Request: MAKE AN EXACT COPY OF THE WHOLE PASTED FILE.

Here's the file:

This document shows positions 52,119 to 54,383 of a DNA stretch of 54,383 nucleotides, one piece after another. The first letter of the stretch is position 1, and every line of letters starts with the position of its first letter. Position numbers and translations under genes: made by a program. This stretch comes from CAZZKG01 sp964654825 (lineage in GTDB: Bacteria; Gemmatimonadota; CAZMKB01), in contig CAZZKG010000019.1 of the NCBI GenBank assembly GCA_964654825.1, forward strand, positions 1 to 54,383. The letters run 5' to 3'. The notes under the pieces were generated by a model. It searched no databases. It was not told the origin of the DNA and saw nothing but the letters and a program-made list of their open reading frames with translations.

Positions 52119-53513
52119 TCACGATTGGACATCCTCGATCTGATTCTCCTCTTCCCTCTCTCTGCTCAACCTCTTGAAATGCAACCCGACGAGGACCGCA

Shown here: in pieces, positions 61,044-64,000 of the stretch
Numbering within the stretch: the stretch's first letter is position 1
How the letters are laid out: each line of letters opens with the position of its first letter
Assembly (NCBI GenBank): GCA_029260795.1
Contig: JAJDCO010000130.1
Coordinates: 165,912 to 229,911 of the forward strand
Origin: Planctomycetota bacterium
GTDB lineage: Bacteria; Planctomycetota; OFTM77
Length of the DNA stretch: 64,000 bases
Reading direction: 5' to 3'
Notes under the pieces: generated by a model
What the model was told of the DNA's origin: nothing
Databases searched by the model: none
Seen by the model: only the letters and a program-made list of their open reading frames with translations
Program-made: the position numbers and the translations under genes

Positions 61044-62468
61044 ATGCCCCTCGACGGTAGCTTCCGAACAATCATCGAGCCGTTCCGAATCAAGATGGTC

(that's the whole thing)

This document shows positions 52,119 to 54,383 of a DNA stretch of 54,383 nucleotides, one piece after another. The first letter of the stretch is position 1, and every line of letters starts with the position of its first letter. Position numbers and translations under genes: made by a program. This stretch comes from CAZZKG01 sp964654825 (lineage in GTDB: Bacteria; Gemmatimonadota; CAZMKB01), in contig CAZZKG010000019.1 of the NCBI GenBank assembly GCA_964654825.1, forward strand, positions 1 to 54,383. The letters run 5' to 3'. The notes under the pieces were generated by a model. It searched no databases. It was not told the origin of the DNA and saw nothing but the letters and a program-made list of their open reading frames with translations.

Positions 52119-53513
52119 TCACGATTGGACATCCTCGATCTGATTCTCCTCTTCCCTCTCTCTGCTCAACCTCTTGAAATGCAACCCGACGAGGACCGCA

Shown here: in pieces, positions 61,044-64,000 of the stretch
Numbering within the stretch: the stretch's first letter is position 1
How the letters are laid out: each line of letters opens with the position of its first letter
Assembly (NCBI GenBank): GCA_029260795.1
Contig: JAJDCO010000130.1
Coordinates: 165,912 to 229,911 of the forward strand
Origin: Planctomycetota bacterium
GTDB lineage: Bacteria; Planctomycetota; OFTM77
Length of the DNA stretch: 64,000 bases
Reading direction: 5' to 3'
Notes under the pieces: generated by a model
What the model was told of the DNA's origin: nothing
Databases searched by the model: none
Seen by the model: only the letters and a program-made list of their open reading frames with translations
Program-made: the position numbers and the translations under genes

Positions 61044-62468
61044 ATGCCCCTCGACGGTAGCTTCCGAACAATCATCGAGCCGTTCCGAATCAAGATGGTC